A Relational Database Management System (RDBMS) provides a foundation for numerous apps and services. Technologically, RDBMS are considered primeval. However, strong theoretical foundation of this technology has kept it pertinent in a volatile industry. This is why even non-relational databases include RDBMS-like features, such as the SQL interface in Hadoop.
In this article, we’ll cover what an RDBMS is and how it works. Next, we’ll see how it is different from a DBMS. Lastly, we’ll look at some of its key advantages.
What is a Relational Database Management System?
According to E. F. Codd’s relational model, an RDBMS allows users to construct, update, manage, and interact with a relational database, which stores data in a tabular form.
Today, various businesses use relational databases instead of flat files or hierarchical databases for storing enterprise data. This is because a relational database can handle a wide range of data formats and process queries efficiently. Moreover, it organizes data into tables that can be linked internally depending on common data. This allows the user to retrieve one or more tables easily with just one query. On the other hand, a flat file stores data in a single table structure, which makes it less efficient and consumes more space and memory.
Most commercially available RDBMSs today use Structured Query Language (SQL) to access the database. RDBMS structures are most commonly used to perform CRUD (create, read, update and delete) operations, that are critical in supporting consistent data management.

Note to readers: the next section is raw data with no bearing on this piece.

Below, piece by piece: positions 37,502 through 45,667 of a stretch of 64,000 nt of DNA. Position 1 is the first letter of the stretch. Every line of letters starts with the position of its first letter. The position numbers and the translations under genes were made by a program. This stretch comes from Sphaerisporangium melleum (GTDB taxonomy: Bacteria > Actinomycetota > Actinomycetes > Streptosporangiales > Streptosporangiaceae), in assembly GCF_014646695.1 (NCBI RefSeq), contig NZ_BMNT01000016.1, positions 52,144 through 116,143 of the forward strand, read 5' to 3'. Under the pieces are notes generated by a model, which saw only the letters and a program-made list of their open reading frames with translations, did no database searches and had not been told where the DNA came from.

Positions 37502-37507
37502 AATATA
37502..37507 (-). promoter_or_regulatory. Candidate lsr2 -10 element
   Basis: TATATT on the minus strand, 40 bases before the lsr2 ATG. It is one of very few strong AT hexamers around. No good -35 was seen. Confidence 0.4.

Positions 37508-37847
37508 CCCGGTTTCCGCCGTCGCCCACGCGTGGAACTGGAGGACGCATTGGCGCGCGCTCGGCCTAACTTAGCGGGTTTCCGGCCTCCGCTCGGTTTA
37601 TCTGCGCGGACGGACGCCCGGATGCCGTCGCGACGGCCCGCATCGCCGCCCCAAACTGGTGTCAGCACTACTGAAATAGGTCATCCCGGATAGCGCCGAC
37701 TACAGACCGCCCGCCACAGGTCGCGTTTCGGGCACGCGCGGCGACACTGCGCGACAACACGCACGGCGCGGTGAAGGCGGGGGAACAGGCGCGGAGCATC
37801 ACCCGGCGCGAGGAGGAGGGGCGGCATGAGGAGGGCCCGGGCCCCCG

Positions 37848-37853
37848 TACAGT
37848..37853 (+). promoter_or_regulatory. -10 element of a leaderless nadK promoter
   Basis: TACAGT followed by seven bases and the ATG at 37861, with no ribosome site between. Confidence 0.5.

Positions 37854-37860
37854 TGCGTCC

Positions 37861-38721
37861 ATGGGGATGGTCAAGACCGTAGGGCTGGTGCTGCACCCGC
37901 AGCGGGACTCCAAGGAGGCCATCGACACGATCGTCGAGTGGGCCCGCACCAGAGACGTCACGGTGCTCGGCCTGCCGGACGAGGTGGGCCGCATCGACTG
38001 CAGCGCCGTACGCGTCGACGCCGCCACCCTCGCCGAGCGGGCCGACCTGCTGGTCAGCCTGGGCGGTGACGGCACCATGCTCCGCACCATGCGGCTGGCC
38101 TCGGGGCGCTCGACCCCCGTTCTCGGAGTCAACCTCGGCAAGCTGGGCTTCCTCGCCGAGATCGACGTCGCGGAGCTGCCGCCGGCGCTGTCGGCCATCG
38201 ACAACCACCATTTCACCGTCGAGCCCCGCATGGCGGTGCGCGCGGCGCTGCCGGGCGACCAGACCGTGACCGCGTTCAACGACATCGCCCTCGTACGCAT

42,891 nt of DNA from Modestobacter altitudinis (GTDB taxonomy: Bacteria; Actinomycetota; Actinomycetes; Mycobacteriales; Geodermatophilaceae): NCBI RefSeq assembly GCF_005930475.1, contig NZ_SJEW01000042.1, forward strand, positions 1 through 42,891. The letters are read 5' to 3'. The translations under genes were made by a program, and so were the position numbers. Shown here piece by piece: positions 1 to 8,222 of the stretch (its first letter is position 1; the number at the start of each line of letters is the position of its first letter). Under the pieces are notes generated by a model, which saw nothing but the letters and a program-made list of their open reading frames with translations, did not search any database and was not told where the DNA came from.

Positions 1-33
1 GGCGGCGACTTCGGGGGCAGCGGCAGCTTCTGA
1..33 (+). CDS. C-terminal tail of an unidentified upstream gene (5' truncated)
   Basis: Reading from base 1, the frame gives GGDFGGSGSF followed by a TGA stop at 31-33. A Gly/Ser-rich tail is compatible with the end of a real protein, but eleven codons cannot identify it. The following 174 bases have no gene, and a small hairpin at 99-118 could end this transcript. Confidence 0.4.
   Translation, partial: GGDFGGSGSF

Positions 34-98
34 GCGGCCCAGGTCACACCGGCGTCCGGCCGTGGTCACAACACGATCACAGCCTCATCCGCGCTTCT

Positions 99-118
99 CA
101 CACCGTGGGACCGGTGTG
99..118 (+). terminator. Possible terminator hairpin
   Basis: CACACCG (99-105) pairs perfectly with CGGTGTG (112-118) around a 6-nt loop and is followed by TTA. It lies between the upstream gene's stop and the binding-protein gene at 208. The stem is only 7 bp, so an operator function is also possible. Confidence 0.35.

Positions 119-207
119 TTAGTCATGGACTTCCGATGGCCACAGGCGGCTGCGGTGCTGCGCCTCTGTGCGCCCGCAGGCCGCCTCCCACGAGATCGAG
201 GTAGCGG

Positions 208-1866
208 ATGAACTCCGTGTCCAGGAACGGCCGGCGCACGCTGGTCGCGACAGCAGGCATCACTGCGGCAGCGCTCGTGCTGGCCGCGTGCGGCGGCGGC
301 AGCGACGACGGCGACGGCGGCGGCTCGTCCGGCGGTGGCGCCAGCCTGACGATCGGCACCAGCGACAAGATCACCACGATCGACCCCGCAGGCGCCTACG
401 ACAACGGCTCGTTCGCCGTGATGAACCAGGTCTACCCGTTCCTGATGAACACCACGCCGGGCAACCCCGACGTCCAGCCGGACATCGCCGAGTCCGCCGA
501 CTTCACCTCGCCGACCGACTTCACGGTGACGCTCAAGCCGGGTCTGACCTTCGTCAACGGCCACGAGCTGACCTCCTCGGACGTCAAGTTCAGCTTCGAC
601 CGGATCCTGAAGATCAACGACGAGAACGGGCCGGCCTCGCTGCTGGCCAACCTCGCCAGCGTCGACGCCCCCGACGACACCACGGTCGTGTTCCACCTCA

Differences Between RDBMS and DBMS
An RDBMS is an advanced version of a DBMS. Unlike a DBMS that manages databases present on the computer network and hard disks, an RDBMS helps maintain the relationships between its tables.
The following are some of the main differences between an RDBMS and a DBMS:
- Number of operators: A DBMS allows only a single operator at a time, whereas multiple users can operate an RDBMS concurrently. This is because an RDBMS uses intricate algorithms that enables several users to simultaneously access the database while preserving data integrity.
- Hardware and software needs: A DBMS utilizes less resources for data storage and retrieval as compared to an RDBMS. This is because the latter is more complex due to its multi-table structure and cross-referencing capability, making it costlier than a DBMS. RDBMSs are also generally used for enterprise-class applications while DBMSs are more commonly utilized for smaller, purpose-specific applications.
- Data modification: Altering data in a DBMS is quite difficult, whereas you can easily modify data in an RDBMS using an SQL query. Thus, programmers can change/access multiple data elements simultaneously. This is one of the reasons why an RDBMS is more efficient than a DBMS.
- Data volume: A DBMS is more suitable for handling low data volume, whereas an RDBMS can handle even large data volumes.
- Keys and Indexes: A DBMS doesn’t involve keys and indexes, whereas an RDBMS specifies relationship between data elements via keys and indexes.
- Data consistency: As a DBMS does not follow the ACID (Atomicity, Consistency, Isolation, and Durability) model, the data stored can have inconsistencies. Whereas, an RDBMS follows the ACID model, which makes it structured and consistent.
- Database structure: A DBMS stores data in a hierarchical structure, while an RDBMS stores data in tables.
- Data fetching speed: In a DBMS, the data fetching process is quite slow especially when data is complex and the volume is large. This is because each of the data elements must be fetched individually. In an RDBMS, data is fetched at a faster pace because of the relational approach. Plus, SQL facilitates quicker data retrieval in an RDBMS.